SDSU women’s soccer alumni game: Youth prevails over familiar faces

by Brandon Truffa, Senior Staff Writer

Amidst its grinding spring, the San Diego State women’s soccer team continued one of its greatest traditions on April 16.

Once a year, during the offseason, the team takes time to honor its past, celebrate its present and anticipate the future of the program in the annual alumni game.

The game pits former SDSU women’s soccer players against the current squad in a full 90-minute match. For this year’s game, more than 30 former players showed up to participate, and the match was played under the lights at the SDSU Sports Deck for the first time.

SDSU head coach Mike Friesen cherishes the tradition, because it reconnects him with his history on the Mesa.

“For me personally, this is an awesome event because I get to see a lot of players I’ve coached over the last 12 years of being here, and I’ve actually been able to build some relationships with the girls that played here previous to me being here,” he said.

One thing Friesen finds entertaining about the alumni game is that his former players still play with the same tendencies and still have the same personalities they had in college.

“It’s fun to see them come back and play the same way they did before,” he said, “Their fitness is not quite as good as it used to be, but their technique and the way they play are still the same.”

In one instance, Friesen warned his team to watch the back post when 2012 All-American midfielder Megan Jurado had the ball. Sure enough, Jurado’s next shot ricocheted off the back post.

Although the game itself usually is meant to be for fun, this year’s match was entertaining, and both teams kept a solid level of intensity. But unfortunately for the alumni, their homecoming wouldn’t end with a victory, suffering a 3-2 defeat.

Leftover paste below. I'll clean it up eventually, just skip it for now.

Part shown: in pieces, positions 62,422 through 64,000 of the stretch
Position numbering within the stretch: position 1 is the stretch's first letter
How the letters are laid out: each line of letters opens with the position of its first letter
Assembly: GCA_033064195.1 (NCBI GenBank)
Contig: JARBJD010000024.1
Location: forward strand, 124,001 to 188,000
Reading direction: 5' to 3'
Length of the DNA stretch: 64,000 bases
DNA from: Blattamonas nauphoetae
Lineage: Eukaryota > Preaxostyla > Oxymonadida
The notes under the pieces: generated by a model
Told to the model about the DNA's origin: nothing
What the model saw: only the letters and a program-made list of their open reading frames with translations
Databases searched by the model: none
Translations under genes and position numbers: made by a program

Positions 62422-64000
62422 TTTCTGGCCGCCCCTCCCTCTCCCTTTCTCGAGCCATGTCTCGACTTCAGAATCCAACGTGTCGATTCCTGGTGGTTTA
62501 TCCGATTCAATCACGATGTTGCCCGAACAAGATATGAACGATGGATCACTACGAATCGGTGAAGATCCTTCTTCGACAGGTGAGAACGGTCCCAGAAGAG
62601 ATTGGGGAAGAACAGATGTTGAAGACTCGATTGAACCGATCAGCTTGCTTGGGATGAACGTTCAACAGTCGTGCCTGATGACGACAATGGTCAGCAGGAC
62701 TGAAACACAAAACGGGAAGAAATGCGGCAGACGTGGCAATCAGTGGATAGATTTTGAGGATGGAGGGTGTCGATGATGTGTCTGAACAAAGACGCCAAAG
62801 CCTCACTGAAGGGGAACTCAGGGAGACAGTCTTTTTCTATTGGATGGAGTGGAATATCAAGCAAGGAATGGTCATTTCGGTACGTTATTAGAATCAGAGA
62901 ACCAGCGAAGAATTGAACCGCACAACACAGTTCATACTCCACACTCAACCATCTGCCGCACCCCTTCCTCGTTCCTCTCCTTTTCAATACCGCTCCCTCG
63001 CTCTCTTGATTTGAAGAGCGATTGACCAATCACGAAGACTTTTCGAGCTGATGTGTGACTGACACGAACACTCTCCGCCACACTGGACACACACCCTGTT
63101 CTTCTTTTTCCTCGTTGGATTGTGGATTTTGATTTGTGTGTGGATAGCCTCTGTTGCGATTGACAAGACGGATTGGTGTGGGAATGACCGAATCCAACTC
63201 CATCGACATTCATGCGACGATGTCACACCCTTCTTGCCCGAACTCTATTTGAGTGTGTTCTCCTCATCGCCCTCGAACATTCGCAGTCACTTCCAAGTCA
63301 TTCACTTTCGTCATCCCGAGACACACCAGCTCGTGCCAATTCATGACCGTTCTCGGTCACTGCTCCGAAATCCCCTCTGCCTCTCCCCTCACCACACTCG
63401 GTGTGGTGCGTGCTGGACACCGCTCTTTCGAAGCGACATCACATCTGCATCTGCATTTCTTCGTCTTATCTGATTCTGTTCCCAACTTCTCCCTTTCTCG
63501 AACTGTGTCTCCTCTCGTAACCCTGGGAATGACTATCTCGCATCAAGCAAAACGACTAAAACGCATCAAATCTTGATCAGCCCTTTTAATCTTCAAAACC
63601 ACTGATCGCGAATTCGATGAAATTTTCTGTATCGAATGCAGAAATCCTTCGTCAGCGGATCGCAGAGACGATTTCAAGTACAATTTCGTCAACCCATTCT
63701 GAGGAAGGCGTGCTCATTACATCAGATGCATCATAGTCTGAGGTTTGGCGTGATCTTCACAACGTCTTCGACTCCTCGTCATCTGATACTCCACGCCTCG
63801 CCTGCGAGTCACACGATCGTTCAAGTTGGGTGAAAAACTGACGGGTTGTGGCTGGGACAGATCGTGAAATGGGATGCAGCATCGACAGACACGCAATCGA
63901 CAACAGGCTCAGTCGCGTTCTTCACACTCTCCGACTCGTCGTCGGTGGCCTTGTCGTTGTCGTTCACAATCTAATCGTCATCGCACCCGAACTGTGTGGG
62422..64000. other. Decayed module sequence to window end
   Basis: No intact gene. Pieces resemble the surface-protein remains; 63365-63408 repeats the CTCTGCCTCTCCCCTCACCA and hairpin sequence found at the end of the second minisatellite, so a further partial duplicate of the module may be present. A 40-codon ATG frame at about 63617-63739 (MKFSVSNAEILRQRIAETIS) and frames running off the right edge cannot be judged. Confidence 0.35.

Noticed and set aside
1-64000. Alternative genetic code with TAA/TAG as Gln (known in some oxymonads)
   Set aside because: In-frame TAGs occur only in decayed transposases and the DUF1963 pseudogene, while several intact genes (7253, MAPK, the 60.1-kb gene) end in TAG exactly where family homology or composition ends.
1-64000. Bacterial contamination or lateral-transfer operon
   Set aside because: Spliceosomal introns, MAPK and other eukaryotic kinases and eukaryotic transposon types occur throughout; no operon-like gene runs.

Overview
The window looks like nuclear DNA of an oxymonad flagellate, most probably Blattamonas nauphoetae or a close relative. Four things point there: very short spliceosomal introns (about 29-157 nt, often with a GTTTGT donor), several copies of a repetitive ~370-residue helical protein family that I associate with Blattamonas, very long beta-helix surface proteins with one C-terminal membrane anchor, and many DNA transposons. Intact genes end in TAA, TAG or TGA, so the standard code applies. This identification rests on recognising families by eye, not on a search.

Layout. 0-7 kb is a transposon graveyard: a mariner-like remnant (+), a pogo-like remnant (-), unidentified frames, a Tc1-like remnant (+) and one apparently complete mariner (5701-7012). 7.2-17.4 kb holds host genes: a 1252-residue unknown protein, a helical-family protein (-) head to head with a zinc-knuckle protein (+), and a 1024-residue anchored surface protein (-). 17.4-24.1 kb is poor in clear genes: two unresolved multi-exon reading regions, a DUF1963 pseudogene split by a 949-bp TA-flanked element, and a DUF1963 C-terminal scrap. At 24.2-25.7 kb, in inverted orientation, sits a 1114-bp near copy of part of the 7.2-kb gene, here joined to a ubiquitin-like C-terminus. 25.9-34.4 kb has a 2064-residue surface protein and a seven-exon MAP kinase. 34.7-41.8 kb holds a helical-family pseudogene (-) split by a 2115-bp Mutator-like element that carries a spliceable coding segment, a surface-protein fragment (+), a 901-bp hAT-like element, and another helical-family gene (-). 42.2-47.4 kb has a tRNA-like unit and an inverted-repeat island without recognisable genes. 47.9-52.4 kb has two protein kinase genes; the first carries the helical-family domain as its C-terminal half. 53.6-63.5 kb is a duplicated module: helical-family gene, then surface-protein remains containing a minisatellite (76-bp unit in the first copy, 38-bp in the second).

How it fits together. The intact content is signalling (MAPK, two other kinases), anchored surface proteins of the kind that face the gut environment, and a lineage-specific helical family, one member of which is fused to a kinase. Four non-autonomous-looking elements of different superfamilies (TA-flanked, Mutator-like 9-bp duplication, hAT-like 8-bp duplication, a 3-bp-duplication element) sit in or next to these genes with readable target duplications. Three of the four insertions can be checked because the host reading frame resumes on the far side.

Junior forward Dani DeRosa put the Aztecs on the board first, after she finished a cross from senior midfielder Gemma Craine.

Trailing 1-0 at halftime, the alumni were able to turn it up after the intermission. Forward Haley Locker put the alumni on the board early in the second half, after she was able to weave her way through the Aztecs’ defense and fire a turnaround shot past sophomore goalkeeper Kate Hart.

Locker was a part of three consecutive Mountain West Tournament championship teams from 2012-14, and scored 12 goals along with 18 assists in her SDSU career.

Shortly after, the alumni took the lead following a goal from Theresa Stogsdill. Stogsdill, a defender who graduated in 1994, was a member of the first Division 1 team at SDSU.

After graduating from SDSU with a degree in liberal studies, Stogsdill played soccer for 15 years, coached at Mt. Carmel High and a nearby club team, and currently teaches at Westwood Elementary in Rancho Bernardo.

In fact, Stogsdill has ties to the current Aztec players. She was the fifth grade teacher of graduating senior defender Ashley Hauke.

Stogsdill’s goal gave the alumni some hope, but it was short-lived after senior midfielder Victoria Barba scored two quick goals against her former teammate, goalkeeper Melanie Vaughn, to put the Aztecs in the lead for good.

“I enjoy when they’re on the field,” Mitchell said of the former players. “They have a good time, we have a good time. We laugh at each other.”

But at the same time, Mitchell was happy her team was able to pull off the victory,

“We want to beat the alumni, obviously” Mitchell said. “We want to show them who’s boss.”

Other notable alumni on the field were forward Cat Walker and goalkeeper Linnea Quiñones.

In 2009, Walker was named the MW Offensive Player of the Year and MW Tournament MVP.

Quiñones was a first team all-conference goalkeeper in her time at SDSU. Prior to playing at SDSU, Quinones was the starting goalkeeper for the Mexican national team in the 1999 Women’s World Cup.

In addition to providing reconnections, Friesen believes this event serves as an opportunity for his team to make connections for their futures, and exemplifies the family environment he preaches.

“We really try and make it to where this is an environment where we’re close,” Friesen said. “There’s a lot that can go into that in terms of having someone that’s been through the life stages that they’re going to go through.”

If one thing is for sure, the event is the epitome of what it means to be called an “Aztec for Life.”

“I feel like we earned a spot here to be part of the legacy for women’s soccer, and I feel connected,” Stogsdill said. “I feel like it’s a part of me.”

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